Monochrome Vase with Deep Purple Glaze
This fritware vase features moulded decoration under opaque blue, turquoise and purple glazes. The vase rises from a flared rim to a globular body which tapers inwards towards the neck, emphasizing its curvature. The neck is angular and flares at the end. On each side of the neck there are elephant head-shaped handles.
The shape of the vase is reminiscent of earlier 14th-century Chinese altar-vases. Examples can be found in The British Museum, London, dating to 1351 (Accession Number PDF, B.614). The British Museum vases are blue and white and have strikingly similar handles in the shape of elephant heads. Persian potters seemingly had access to Chinese originals in the 17th century, and they also appeared to have mixed elements from different periods. It was not unusual for the potters to copy designs several centuries old (Watson, p. 63).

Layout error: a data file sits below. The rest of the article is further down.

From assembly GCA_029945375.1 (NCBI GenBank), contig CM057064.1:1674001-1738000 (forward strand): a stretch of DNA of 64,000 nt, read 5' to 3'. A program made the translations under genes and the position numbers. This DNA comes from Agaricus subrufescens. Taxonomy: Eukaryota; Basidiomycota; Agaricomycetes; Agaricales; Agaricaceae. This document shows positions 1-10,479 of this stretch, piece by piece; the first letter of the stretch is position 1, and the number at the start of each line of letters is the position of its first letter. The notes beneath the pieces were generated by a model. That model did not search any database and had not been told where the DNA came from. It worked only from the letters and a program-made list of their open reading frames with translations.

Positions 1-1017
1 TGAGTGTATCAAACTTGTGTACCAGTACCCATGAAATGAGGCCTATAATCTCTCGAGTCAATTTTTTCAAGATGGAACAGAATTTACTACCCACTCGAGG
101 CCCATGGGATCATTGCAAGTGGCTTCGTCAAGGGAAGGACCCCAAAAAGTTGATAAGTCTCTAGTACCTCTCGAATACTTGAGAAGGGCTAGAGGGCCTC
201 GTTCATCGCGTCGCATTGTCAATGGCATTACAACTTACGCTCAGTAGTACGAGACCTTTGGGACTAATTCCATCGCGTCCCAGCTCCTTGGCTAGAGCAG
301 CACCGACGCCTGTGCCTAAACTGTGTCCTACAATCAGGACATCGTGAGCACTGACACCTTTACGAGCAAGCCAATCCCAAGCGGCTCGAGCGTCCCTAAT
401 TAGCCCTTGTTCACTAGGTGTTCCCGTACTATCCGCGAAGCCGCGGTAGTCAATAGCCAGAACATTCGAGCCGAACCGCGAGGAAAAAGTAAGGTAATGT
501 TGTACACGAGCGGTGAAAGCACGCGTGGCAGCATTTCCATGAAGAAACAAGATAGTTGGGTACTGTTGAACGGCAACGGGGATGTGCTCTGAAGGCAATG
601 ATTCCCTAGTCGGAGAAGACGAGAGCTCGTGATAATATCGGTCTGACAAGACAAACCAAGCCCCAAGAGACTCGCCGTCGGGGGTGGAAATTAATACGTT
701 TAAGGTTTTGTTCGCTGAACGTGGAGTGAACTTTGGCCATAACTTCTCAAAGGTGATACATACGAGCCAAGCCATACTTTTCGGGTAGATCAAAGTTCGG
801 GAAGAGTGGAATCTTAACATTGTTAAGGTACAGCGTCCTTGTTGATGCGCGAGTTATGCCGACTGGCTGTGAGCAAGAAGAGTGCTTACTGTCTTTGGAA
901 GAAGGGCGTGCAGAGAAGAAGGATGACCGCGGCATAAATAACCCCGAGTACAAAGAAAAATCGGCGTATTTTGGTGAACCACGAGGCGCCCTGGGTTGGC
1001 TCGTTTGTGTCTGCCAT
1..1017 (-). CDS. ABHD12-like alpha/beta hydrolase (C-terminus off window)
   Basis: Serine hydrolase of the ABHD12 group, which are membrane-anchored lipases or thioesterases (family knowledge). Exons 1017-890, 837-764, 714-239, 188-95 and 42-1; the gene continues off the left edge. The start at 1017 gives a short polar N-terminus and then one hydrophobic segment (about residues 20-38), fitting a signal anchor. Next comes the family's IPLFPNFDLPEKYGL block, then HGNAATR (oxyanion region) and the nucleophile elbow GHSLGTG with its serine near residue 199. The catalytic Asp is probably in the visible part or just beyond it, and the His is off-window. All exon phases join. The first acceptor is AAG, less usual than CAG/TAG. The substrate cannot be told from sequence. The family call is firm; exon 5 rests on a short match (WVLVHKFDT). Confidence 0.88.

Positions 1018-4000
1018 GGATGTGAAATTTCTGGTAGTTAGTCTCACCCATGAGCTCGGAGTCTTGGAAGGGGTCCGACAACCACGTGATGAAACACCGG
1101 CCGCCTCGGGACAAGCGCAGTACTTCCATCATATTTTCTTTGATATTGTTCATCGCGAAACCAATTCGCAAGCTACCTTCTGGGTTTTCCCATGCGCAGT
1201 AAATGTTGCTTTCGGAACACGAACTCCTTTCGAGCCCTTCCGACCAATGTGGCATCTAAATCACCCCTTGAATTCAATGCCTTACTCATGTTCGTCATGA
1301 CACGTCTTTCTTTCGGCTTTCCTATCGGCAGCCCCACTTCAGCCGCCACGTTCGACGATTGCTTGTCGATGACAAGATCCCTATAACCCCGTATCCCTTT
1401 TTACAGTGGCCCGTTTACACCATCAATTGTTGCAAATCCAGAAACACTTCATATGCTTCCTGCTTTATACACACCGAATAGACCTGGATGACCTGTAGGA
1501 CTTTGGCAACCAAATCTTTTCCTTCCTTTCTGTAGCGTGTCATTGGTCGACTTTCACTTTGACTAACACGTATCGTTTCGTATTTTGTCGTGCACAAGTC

Our monochrome vase in a shade of deep aubergine is both alluring and uncommon. It seems to belong to a particular type of 17th-century Safavid ceramics with rich glazes, of which deep purple is sometimes used. Furthermore, the use of opaque glazes gives the blue a turquoise tint, which is another aspect of this style of pottery (Watson, p. 477). The Al-Sabah Collection, Kuwait, contains a dark purple rosewater sprinkler with turquoise decoration, which is of a similar style to our piece and is also dated to 17th-century Iran (Watson, p. 477, cat. 33). The colour is almost identical and at the bottom of the rosewater sprinkler the turquoise glaze appears to have ‘melted’ into the aubergine body, providing a smudge-like decoration. Similarly, the turquoise used on the elephant head handles of our vase also appears to have run into the predominant purple glaze.
Watson, O. Ceramics from Islamic Lands, London, Thames & Hudson, 2004.